Interpreting Acadience Math Data
There are four frames of reference in providing meaning for Acadience Math scores: (a) criterion-referenced benchmark goals and cut points for risk; (b) individually referenced interpretations; (c) local norm-referenced interpretations; and (d) system-wide or national, norm-referenced interpretations.
While all frames of reference provide valuable information about a student, the authors of Acadience Math generally regard the criterion-referenced information as most important, followed by the individually referenced information, and then the local norm-referenced information. These four frames of reference can be used to interpret results on individual scores and on the Math Composite Score (MCS). The MCS is a combination of multiple Acadience Math scores and provides the best overall estimate of the student’s math proficiency.
Criterion-Referenced Interpretations: Understanding Benchmark Goals and Cut Points for Risk
Acadience Math benchmark goals are empirically derived, criterion-referenced target scores that represent adequate math progress. A benchmark goal indicates a level of skill at which the student is likely to achieve the next Acadience Math benchmark goal or math outcome. Benchmark goals for Acadience Math are based on research that examines the predictive validity of a score on a measure at a particular point in time, compared to later Acadience Math measures and external outcome assessments. If a student achieves a benchmark goal, then the odds are in favor of that student achieving later math outcomes if the student receives research-based instruction from a core classroom curriculum.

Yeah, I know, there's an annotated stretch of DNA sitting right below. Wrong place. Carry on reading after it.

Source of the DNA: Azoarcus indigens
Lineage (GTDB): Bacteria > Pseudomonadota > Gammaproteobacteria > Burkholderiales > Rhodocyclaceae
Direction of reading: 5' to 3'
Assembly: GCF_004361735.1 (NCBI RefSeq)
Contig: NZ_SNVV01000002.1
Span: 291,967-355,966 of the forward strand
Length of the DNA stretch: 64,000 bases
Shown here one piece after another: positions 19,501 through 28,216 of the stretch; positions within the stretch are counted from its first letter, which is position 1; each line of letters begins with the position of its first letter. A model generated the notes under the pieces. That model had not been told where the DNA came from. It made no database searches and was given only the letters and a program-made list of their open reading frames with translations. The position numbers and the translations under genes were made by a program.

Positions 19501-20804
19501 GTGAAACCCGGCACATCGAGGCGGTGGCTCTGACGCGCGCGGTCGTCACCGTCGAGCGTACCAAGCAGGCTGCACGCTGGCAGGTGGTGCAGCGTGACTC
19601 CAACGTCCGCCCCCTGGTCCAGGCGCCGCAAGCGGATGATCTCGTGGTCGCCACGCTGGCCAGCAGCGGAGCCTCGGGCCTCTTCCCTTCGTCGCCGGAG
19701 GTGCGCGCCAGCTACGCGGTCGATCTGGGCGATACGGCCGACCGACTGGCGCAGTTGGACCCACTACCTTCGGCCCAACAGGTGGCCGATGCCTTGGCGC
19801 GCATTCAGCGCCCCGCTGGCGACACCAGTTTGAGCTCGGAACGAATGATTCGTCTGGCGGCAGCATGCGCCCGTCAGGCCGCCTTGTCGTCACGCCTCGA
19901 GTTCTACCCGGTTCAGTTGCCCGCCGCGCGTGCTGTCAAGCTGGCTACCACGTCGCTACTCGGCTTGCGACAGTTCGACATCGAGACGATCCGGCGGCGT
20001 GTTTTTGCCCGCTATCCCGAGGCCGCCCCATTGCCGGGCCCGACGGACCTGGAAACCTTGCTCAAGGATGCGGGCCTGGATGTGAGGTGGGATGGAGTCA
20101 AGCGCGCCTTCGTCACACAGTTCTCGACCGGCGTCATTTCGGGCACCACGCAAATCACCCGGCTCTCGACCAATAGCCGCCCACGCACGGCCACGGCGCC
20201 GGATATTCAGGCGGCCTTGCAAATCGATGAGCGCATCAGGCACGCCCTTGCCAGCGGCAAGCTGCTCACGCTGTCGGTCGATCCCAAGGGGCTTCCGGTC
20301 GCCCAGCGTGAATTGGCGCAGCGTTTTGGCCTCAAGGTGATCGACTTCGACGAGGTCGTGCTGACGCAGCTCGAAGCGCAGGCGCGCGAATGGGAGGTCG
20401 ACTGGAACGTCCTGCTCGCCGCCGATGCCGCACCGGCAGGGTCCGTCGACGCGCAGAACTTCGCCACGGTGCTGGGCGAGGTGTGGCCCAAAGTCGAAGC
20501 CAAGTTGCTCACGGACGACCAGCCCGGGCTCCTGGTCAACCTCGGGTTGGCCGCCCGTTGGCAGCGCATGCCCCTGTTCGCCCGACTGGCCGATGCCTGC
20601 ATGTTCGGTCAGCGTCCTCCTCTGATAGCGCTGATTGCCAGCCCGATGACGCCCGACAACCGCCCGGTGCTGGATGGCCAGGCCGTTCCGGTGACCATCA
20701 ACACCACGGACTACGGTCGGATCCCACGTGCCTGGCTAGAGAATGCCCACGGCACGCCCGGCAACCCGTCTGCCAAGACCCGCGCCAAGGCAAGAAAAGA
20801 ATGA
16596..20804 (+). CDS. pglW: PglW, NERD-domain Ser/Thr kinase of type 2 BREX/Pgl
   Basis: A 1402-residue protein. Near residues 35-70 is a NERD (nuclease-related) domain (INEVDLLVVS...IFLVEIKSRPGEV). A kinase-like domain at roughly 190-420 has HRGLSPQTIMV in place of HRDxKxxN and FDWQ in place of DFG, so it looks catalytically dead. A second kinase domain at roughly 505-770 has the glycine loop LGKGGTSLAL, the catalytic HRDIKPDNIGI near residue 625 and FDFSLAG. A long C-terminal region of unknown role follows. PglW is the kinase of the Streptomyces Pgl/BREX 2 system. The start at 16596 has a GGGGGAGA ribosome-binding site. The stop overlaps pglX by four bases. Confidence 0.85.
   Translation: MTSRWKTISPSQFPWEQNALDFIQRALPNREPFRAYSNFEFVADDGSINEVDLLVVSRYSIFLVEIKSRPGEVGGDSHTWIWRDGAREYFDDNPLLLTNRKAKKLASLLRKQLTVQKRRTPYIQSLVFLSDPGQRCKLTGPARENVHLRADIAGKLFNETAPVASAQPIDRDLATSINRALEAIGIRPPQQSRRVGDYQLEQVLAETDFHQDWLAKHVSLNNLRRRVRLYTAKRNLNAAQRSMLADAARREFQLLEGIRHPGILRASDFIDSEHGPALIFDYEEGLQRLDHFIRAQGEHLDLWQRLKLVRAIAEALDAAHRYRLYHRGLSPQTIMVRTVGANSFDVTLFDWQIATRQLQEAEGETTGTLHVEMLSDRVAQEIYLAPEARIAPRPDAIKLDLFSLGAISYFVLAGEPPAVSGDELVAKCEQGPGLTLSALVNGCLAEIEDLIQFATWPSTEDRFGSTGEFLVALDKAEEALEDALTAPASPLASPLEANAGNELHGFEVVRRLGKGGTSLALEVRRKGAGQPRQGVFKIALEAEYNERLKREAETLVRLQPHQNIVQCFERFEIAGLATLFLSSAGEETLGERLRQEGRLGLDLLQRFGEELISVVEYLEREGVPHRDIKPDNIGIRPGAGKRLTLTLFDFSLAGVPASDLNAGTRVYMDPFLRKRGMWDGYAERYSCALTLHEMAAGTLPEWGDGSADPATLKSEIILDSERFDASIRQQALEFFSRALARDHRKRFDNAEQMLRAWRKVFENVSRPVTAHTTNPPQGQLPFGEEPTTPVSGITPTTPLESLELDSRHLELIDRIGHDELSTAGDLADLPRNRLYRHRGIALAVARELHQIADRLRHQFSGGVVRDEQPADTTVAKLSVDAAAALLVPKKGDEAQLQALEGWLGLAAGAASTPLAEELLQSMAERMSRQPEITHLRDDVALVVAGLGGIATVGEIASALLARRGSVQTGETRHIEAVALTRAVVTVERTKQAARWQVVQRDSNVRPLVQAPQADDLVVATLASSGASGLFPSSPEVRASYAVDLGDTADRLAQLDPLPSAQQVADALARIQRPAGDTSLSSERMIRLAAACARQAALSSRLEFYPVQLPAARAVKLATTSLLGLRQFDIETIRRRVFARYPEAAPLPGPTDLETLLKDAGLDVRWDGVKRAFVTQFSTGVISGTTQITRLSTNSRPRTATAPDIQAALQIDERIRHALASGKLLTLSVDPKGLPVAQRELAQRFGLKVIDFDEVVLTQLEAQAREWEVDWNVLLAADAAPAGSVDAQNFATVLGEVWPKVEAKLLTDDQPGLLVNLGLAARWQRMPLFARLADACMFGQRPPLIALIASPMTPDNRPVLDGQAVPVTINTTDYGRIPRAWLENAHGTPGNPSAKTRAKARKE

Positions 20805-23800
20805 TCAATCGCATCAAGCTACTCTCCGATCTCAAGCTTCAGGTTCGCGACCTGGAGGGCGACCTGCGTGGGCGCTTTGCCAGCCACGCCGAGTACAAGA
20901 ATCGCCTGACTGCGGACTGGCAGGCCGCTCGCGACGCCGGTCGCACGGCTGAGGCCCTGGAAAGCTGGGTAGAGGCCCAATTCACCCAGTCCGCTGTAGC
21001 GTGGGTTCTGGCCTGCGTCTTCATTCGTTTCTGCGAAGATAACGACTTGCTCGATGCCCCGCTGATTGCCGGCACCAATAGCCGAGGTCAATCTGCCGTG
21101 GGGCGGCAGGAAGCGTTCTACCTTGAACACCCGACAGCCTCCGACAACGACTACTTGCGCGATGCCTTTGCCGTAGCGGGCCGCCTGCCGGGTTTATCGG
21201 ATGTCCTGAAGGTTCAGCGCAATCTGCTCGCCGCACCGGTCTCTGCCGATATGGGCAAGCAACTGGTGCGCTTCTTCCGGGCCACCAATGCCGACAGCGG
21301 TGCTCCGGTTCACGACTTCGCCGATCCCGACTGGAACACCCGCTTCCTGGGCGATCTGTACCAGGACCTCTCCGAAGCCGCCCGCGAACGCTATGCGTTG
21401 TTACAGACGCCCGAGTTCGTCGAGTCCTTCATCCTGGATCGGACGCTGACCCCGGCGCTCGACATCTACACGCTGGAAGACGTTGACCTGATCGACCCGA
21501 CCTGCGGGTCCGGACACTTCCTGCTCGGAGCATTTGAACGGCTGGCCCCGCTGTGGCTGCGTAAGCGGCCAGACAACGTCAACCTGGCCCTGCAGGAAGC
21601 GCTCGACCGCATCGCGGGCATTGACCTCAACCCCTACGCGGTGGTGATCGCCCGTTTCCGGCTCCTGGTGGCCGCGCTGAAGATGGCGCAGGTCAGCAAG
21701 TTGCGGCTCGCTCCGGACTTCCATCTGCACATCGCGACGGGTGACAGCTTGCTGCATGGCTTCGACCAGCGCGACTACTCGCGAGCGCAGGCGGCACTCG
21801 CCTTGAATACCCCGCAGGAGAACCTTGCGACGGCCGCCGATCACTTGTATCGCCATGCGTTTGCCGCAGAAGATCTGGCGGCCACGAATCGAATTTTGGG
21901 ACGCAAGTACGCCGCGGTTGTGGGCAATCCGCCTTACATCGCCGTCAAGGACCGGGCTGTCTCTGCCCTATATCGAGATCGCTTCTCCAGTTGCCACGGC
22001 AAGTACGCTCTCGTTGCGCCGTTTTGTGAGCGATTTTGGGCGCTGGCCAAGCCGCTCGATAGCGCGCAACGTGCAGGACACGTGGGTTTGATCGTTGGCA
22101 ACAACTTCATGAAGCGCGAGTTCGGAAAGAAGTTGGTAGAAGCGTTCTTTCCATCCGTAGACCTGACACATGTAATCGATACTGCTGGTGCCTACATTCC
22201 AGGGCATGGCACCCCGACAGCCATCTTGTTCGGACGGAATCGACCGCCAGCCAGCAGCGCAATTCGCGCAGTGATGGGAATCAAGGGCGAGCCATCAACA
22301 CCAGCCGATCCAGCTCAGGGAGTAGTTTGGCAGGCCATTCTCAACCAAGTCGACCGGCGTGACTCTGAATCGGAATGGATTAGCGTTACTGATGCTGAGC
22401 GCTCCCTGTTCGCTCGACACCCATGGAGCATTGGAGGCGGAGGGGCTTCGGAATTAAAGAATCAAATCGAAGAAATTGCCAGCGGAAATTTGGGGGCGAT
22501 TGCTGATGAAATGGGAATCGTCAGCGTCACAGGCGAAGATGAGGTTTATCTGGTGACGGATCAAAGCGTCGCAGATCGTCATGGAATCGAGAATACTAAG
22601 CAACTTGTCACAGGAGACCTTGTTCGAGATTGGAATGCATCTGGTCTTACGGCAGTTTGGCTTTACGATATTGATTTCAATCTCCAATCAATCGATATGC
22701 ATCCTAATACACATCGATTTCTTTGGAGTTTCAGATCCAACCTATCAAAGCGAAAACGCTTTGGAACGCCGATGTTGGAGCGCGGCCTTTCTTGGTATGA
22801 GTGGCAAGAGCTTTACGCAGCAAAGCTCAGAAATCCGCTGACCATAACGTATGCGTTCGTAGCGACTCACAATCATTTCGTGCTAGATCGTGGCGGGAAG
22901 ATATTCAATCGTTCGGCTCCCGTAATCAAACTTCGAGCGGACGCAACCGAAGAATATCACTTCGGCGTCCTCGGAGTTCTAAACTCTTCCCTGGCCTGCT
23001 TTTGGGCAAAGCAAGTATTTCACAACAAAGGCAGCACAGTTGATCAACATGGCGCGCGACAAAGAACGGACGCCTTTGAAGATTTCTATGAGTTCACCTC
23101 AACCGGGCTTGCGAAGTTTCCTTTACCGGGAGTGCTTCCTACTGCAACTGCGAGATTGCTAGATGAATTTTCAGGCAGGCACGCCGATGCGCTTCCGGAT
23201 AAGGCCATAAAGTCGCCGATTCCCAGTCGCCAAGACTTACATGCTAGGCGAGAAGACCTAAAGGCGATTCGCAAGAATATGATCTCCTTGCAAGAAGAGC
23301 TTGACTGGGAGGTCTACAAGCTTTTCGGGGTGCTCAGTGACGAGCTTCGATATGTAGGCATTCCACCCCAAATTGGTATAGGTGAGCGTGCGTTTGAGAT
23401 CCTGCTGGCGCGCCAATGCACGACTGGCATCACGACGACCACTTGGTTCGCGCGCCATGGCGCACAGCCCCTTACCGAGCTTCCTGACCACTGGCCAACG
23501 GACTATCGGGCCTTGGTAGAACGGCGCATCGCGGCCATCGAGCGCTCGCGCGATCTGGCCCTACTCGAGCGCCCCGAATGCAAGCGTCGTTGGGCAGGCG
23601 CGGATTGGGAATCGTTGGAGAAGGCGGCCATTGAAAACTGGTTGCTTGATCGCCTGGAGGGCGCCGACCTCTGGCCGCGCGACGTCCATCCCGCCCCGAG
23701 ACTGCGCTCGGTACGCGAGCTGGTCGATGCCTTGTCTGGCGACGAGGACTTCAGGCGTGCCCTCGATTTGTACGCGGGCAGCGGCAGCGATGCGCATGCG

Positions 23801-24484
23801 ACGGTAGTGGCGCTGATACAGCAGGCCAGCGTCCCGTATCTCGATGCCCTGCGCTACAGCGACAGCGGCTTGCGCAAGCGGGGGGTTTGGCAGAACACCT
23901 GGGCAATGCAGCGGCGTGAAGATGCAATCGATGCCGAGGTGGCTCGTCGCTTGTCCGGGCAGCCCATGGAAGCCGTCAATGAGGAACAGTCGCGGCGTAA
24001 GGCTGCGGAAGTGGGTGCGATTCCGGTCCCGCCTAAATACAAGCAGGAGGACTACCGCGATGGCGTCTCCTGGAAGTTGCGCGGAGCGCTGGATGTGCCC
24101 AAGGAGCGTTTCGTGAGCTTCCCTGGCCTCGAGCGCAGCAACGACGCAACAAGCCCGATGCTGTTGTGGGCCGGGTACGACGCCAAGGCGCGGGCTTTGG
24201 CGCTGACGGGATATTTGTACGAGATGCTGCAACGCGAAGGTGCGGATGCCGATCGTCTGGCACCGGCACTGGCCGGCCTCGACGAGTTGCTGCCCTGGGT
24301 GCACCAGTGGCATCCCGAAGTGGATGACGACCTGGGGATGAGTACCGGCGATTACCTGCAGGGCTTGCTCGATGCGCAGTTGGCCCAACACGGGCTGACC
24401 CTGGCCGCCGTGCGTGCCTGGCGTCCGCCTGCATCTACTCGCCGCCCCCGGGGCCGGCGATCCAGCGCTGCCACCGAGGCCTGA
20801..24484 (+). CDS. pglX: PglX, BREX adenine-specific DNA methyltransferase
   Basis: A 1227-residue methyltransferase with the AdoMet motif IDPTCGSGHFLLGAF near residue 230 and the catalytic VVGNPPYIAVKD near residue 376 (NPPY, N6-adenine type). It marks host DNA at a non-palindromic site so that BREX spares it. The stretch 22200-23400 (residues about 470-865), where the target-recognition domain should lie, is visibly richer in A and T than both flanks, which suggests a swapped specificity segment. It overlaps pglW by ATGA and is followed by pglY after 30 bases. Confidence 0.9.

The cut points for risk indicate a level of skill below which the student is unlikely to achieve subsequent math goals without receiving additional, targeted instructional support. Students with scores below the cut point for risk are identified as likely to need intensive support. Intensive support refers to interventions that incorporate something more or something different from the core curriculum or supplemental support. Intensive support might entail:
• delivering instruction in a smaller group;
• providing more instructional time or more practice;
• presenting smaller skill steps in the instructional hierarchy;
• providing more explicit modeling and instruction; and/or
• providing greater scaffolding.
Because students needing intensive support are likely to have individual and sometimes unique needs, their progress is monitored frequently and their intervention is modified dynamically to ensure adequate progress.
Plan, Implement, and Evaluate Support Cycle from the Outcomes-Driven Model
Students are likely to need strategic support when their scores are between the benchmark goal and the cut point for risk. In this range, a student’s future performance is harder to predict. Strategic instructional support is carefully targeted additional support in the skill areas where the student is having difficulty. These students should be monitored regularly to ensure they are making adequate progress, and should receive increased or modified support, if necessary, to achieve subsequent math goals.
To gain a better understanding of what Acadience Math results mean in a local context, districts and schools can examine the linkages between the Acadience Math benchmark goals and cut points for risk and their own outcome assessments, such as state-level criterion-referenced tests. By comparing Acadience Math measures to an outcomes assessment and by calculating conditional probabilities (e.g., “80% of students at benchmark on Acadience Math Computation at the end of third grade met the Proficient level on the state criterion-referenced test”), schools can determine how the Acadience Math benchmark goals compare to their own external criteria.
A score at or above the benchmark goal indicates that the odds are in the student’s favor of achieving the next goal, but it is not a guarantee. For example, if students at or above the benchmark goal have an 85% chance of meeting the next goal, that means that 15% of students in the benchmark range may not achieve that goal. Some students who achieve scores at or above the benchmark goal may still need supplemental support to achieve the next goal. It is important to attend to other indicators of risk when planning support for students, such as attendance, behavior, motivation, vocabulary and language skills, reading skills, and other related skill areas.